Yet people often dole out all kinds of personal information on the Internet that allows such identifying data to be deduced. Services like Facebook,Twitter and Flickr are oceans of personal minutiae — birthday greetings sent and received, school and work gossip, photos of family vacations, and movies watched.
Computer scientists and policy experts say that such seemingly innocuous bits of self-revelation can increasingly be collected and reassembled by computers to help create a picture of a person’s identity, sometimes down to the Social Security number.
“Technology has rendered the conventional definition of personally identifiable information obsolete,” said Maneesha Mithal, associate director of the Federal Trade Commission’s privacy division. “You can find out who an individual is without it.”
In social networks, people can increase their defenses against identification by adopting tight privacy controls on information in personal profiles. Yet an individual’s actions, researchers say, are rarely enough to protect privacy in the interconnected world of the Internet.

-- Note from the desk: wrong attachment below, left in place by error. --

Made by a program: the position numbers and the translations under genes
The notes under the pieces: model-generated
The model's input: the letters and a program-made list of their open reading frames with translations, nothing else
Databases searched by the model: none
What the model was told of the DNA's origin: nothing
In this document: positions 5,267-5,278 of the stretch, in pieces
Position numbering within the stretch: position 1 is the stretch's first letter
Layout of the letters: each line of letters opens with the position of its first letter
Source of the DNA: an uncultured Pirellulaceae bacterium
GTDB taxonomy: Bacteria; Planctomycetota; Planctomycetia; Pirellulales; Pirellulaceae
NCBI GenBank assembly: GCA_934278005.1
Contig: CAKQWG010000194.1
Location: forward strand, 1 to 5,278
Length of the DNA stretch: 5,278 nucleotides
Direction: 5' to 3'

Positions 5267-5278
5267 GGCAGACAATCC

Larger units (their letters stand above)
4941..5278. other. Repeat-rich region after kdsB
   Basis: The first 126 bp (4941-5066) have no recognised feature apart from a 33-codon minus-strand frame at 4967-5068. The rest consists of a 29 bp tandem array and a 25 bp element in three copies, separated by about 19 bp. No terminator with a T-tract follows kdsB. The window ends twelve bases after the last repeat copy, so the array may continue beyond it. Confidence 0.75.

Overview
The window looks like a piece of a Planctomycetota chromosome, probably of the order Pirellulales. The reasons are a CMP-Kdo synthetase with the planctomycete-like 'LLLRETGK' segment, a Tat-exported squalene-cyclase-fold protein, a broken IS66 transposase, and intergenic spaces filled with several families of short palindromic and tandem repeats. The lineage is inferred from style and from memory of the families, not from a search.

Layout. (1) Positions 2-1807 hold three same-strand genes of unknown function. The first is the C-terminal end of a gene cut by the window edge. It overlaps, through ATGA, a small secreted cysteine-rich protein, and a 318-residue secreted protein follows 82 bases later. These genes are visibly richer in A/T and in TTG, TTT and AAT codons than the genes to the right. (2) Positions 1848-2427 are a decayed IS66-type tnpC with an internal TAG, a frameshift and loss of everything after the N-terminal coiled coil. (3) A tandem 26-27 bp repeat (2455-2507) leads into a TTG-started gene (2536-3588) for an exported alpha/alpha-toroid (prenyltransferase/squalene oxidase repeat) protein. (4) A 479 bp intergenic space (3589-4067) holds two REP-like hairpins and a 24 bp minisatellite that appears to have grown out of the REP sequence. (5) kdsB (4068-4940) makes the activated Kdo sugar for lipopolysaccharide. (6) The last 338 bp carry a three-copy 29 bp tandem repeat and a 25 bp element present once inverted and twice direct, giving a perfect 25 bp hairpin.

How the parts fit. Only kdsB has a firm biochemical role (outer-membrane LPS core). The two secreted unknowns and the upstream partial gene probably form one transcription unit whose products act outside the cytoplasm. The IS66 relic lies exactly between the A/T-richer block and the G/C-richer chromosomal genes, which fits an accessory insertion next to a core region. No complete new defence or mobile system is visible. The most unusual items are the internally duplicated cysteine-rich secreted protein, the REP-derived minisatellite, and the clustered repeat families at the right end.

By examining correlations between various online accounts, the scientists showed that they could identify more than 30 percent of the users of both Twitter, the microblogging service, and Flickr, an online photo-sharing service, even though the accounts had been stripped of identifying information like account names and e-mail addresses.
“When you link these large data sets together, a small slice of our behavior and the structure of our social networks can be identifying
More generally, privacy advocates worry that the new frontiers of data collection, brokering and mining, are largely unregulated. They fear “online redlining,” where products and services are offered to some consumers and not others based on statistical inferences and predictions about individuals and their behavior.